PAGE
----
Home located at 239 Third St. Fillmore

239 Third St. on Home Tour

March 28, 2001
Hospice Home Tour April 22
Santa Paula News
By Molly King Fifty-two years of warm greetings will be repeated at the entrance to 239 Third Street in Fillmore, the home of Josephine Myers and Richard Schmittou, as they welcome guests to Santa Clara Valley Hospice’s 18th Annual Home Tour on April 22 from 11 a.m. to 4 p.m.The cottage was built in 1924, and “most windows original and much of the furniture is even older; it belonged to my mother,” explains Josephine Myers. Is this a real house or a doll house? It’s full of dolls and other family keepsakes, with illustrated photographs. Most of the 1924 bathroom is still in place. “We live in every room every day.”You will go back in time as you enter what may seem like a small cottage, the “as it was” part of the home in which Aaron and Josephine Myers, both Fillmore natives, raised their son Don, now with his family in Thousand Oaks. Josephine was part of the heart and lives of hundreds of Fillmore schoolchildren who enjoyed the lunches she prepared in the San Cayetano School cafeteria in the Fillmore School District.This is a storybook house, and you’ll turn the pages carefully, wondering how it can be so meticulously maintained, lived in without respite. Walls, kitchen sink, cabinets (meal unit by Sears) are original. The 1949 Magic Chef was new in 1949. Cellotex walls and ceilings are original.It was only the force of an earthquake that prompted Josephine and Dick Schmittou - whose hobbies are gardening (you may see him at work), traveling, and reading - to move into the new century and a new addition to the cozy domicile on Third Street, next to homes now occupied by other houses on what was the large garden and orchard. Family room, bedroom and spacious bath tie into the original house in both interior and exterior appearance. The patio in back began as Mrs. Wileman’s chicken house and has evolved over the years with repairs and additions of oil field and ranch materials and the labor of many friends and neighbors.The plans were drawn for the 1997 addition by Don Carruthers and the contractor was Lance Montee, “both of Fillmore and absolutely excellent,” says Josephine Myers.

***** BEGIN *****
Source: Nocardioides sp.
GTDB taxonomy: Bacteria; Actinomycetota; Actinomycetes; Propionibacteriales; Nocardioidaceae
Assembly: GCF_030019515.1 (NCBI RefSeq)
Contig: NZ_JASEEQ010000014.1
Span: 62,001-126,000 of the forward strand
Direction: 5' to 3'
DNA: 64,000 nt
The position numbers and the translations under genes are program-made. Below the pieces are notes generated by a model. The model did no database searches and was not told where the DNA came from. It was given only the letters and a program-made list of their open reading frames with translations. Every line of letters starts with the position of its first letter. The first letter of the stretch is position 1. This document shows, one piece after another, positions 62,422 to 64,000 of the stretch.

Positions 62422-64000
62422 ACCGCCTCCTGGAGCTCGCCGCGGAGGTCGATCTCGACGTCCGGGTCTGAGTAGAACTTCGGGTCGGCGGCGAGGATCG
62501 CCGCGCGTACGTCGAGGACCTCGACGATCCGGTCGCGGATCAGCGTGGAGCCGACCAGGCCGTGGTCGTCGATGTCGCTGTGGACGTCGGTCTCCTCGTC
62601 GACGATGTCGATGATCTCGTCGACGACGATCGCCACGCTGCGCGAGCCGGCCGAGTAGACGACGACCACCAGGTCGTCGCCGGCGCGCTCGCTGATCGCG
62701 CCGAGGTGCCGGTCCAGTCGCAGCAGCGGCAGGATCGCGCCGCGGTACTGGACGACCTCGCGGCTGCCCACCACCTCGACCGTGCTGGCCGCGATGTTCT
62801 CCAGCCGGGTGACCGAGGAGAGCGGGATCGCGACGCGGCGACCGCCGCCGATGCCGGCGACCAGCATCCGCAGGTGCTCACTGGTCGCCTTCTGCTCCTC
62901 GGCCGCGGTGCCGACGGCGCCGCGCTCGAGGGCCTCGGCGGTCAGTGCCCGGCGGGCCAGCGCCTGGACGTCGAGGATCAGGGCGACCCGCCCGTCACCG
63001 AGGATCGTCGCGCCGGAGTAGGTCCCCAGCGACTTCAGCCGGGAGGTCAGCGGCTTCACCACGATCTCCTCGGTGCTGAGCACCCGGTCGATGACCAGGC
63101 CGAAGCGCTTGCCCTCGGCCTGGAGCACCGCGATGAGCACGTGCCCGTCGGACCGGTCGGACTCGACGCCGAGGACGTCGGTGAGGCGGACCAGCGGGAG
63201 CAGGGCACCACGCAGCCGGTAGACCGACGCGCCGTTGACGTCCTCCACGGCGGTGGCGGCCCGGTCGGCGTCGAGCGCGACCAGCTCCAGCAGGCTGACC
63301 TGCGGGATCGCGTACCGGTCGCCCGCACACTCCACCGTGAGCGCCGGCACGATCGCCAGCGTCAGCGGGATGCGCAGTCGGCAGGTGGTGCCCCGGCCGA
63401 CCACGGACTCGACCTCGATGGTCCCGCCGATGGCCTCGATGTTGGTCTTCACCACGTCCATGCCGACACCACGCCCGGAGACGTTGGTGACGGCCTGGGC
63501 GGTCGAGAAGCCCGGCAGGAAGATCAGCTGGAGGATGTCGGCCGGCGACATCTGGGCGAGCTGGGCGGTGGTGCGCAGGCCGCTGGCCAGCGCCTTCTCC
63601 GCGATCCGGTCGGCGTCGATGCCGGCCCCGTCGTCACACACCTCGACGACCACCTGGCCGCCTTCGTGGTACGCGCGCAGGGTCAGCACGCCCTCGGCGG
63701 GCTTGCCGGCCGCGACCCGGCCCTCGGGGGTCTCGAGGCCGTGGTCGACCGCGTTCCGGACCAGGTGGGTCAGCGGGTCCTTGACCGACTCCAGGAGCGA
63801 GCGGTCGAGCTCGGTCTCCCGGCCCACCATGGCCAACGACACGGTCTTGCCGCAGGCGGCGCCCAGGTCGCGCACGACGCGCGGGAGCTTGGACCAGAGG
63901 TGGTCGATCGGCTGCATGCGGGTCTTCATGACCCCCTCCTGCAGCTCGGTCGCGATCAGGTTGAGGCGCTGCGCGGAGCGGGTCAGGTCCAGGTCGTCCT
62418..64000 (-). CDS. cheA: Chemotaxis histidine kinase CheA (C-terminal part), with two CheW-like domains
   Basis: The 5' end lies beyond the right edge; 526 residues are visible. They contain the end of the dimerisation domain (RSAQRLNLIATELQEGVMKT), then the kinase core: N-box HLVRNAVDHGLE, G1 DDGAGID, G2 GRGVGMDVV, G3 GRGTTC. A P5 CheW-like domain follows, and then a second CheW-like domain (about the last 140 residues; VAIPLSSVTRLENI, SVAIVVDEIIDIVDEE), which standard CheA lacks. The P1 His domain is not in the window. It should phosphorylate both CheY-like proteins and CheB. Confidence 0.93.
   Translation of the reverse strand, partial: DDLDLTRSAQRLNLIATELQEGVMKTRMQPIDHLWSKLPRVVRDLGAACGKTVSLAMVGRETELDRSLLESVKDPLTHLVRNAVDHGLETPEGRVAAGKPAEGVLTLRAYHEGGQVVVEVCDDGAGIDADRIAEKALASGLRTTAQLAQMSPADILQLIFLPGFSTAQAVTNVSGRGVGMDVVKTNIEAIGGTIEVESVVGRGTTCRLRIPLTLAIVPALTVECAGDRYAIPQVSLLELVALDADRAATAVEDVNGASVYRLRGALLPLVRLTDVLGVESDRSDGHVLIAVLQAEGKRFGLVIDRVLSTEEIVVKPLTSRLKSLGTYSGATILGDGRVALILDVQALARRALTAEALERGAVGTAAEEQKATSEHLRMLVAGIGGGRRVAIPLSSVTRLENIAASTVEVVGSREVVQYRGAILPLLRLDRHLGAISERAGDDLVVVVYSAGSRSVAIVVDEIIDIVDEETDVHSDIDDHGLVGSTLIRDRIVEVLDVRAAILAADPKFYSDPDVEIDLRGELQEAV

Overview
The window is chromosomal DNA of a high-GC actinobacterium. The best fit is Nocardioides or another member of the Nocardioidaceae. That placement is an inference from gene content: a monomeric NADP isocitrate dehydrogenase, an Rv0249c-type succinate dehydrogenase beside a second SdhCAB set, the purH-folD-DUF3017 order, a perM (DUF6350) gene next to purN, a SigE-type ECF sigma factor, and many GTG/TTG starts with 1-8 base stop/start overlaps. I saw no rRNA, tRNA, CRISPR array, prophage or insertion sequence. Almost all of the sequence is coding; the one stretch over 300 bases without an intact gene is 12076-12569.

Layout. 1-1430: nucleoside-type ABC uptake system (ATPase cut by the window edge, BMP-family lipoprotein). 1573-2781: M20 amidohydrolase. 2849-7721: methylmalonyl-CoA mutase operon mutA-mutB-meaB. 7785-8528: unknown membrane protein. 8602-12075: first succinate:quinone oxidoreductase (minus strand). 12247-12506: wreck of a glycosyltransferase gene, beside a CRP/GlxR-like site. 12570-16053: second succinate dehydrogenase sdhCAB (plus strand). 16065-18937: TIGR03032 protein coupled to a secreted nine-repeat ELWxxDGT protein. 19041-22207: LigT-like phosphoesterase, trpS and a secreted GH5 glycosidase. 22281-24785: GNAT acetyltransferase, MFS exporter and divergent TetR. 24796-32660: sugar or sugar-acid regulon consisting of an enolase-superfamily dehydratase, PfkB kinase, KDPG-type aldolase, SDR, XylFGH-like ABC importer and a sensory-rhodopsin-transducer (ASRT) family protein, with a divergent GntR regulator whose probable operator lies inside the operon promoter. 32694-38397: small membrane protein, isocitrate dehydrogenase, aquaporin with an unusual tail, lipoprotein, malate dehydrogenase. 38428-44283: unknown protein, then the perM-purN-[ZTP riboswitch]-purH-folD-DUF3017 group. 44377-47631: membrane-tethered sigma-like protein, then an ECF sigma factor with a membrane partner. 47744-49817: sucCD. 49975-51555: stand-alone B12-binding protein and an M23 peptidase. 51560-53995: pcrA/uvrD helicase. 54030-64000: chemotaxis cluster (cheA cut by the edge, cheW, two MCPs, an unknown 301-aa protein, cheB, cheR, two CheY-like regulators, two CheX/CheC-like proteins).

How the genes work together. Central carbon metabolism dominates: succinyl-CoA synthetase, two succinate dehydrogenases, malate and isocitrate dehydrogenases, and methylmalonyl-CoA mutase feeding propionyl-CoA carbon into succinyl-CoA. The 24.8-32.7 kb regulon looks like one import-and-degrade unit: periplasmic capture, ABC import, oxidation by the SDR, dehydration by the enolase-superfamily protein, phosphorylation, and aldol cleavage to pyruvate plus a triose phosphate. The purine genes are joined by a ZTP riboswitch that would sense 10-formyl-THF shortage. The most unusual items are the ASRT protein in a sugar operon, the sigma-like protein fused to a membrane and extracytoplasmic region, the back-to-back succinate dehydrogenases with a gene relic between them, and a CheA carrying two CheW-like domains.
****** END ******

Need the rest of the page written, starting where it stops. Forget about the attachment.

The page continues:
The sycamore tree in front, the Toyon on the west side, the camphor bush at the corner and the two Pittosporum on the east side were all here before 1949. With the loquat tree planted by son Don when he was very young, the house is shaded so that air conditioning is not necessary. The yard, including the citrus trees planted and re-budded by Aaron Myers over the years, continues to be a work in progress.Take your time. Everything has a story. Some stories you may not recognize, but some you certainly will.The cottage is one of the four homes and Trinity Episcopal Church on the Hospice Home Tour. You will have a day in the country from the foothills of San Cayetano, across Sespe Creek, through the country roads of Bardsdale looking across orchards, up the barrancas toward Topa Topa. The Sunday drive would be gratification enough, but Santa Clara Valley Hospice would not ask you to contribute funds to its volunteer hospice activities just for the ride. In addition to the Myers/Schmittou home, you will see the Bardsdale renovation of Bob and Pat Morris, the hospitable ranch-style home of Shirley Wright on East Telegraph Road, and the new home of Larry and Judy Dunst at 1405 Oak Avenue in Fillmore.Tickets at $12.50 will be available in advance in Fillmore at Mirage Clothing (326 Central); in Santa Paula at The Mill, Santa Paula Times, Mr. Nichols, and from the Hospice office at 133 N. Mill St.; and in Ventura Garden Memories (28 S. California St.). For more information call the Hospice office at 525-1333. On the day of the tour tickets are $15 at any of the sites.“Hospice of Santa Clara Valley provides medical, emotional, social and spiritual support to persons with life-threatening illness,” explains Board of Directors President Cathy Barringer. “The patient and family are the unit of care, with trained volunteers placed to provide respite care and other services as appropriate. Bereavement services are also provided for a period of one year or more, and are also provided for the community at large. No fees are charged for any Hospice service. Other services include equipment loans, referrals, and community education, a library which includes books on tape and videos. Support groups for many different needs are available to all, regardless of any association with our Hospice.”

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